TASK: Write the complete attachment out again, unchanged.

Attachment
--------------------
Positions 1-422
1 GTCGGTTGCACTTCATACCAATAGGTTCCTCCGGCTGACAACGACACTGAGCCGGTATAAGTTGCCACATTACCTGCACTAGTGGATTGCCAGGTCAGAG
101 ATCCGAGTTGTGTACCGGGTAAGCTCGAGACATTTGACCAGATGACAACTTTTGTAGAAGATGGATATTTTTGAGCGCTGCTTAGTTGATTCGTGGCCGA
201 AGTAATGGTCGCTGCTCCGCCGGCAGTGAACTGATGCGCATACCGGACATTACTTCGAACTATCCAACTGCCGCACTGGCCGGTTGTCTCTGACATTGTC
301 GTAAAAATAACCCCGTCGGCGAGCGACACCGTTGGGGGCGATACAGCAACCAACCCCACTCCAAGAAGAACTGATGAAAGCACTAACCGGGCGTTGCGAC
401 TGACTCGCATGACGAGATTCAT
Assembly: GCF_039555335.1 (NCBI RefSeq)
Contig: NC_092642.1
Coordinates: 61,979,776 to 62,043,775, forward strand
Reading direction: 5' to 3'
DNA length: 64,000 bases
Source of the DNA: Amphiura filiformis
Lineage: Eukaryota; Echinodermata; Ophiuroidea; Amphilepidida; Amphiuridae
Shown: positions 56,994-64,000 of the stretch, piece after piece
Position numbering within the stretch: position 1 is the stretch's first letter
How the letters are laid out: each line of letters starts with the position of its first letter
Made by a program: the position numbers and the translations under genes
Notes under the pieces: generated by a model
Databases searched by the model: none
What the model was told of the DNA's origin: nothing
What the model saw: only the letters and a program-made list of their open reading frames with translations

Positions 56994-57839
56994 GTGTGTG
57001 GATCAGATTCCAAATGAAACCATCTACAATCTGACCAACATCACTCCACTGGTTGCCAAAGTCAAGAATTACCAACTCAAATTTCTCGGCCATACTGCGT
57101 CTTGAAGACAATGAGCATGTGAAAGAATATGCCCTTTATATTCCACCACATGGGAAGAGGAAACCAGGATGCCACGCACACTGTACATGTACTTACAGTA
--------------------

Positions 1-422
1 GTCGGTTGCACTTCATACCAATAGGTTCCTCCGGCTGACAACGACACTGAGCCGGTATAAGTTGCCACATTACCTGCACTAGTGGATTGCCAGGTCAGAG
101 ATCCGAGTTGTGTACCGGGTAAGCTCGAGACATTTGACCAGATGACAACTTTTGTAGAAGATGGATATTTTTGAGCGCTGCTTAGTTGATTCGTGGCCGA
201 AGTAATGGTCGCTGCTCCGCCGGCAGTGAACTGATGCGCATACCGGACATTACTTCGAACTATCCAACTGCCGCACTGGCCGGTTGTCTCTGACATTGTC
301 GTAAAAATAACCCCGTCGGCGAGCGACACCGTTGGGGGCGATACAGCAACCAACCCCACTCCAAGAAGAACTGATGAAAGCACTAACCGGGCGTTGCGAC
401 TGACTCGCATGACGAGATTCAT
Assembly: GCF_039555335.1 (NCBI RefSeq)
Contig: NC_092642.1
Coordinates: 61,979,776 to 62,043,775, forward strand
Reading direction: 5' to 3'
DNA length: 64,000 bases
Source of the DNA: Amphiura filiformis
Lineage: Eukaryota; Echinodermata; Ophiuroidea; Amphilepidida; Amphiuridae
Shown: positions 56,994-64,000 of the stretch, piece after piece
Position numbering within the stretch: position 1 is the stretch's first letter
How the letters are laid out: each line of letters starts with the position of its first letter
Made by a program: the position numbers and the translations under genes
Notes under the pieces: generated by a model
Databases searched by the model: none
What the model was told of the DNA's origin: nothing
What the model saw: only the letters and a program-made list of their open reading frames with translations

Positions 56994-57839
56994 GTGTGTG
57001 GATCAGATTCCAAATGAAACCATCTACAATCTGACCAACATCACTCCACTGGTTGCCAAAGTCAAGAATTACCAACTCAAATTTCTCGGCCATACTGCGT
57101 CTTGAAGACAATGAGCATGTGAAAGAATATGCCCTTTATATTCCACCACATGGGAAGAGGAAACCAGGATGCCACGCACACTGTACATGTACTTACAGTA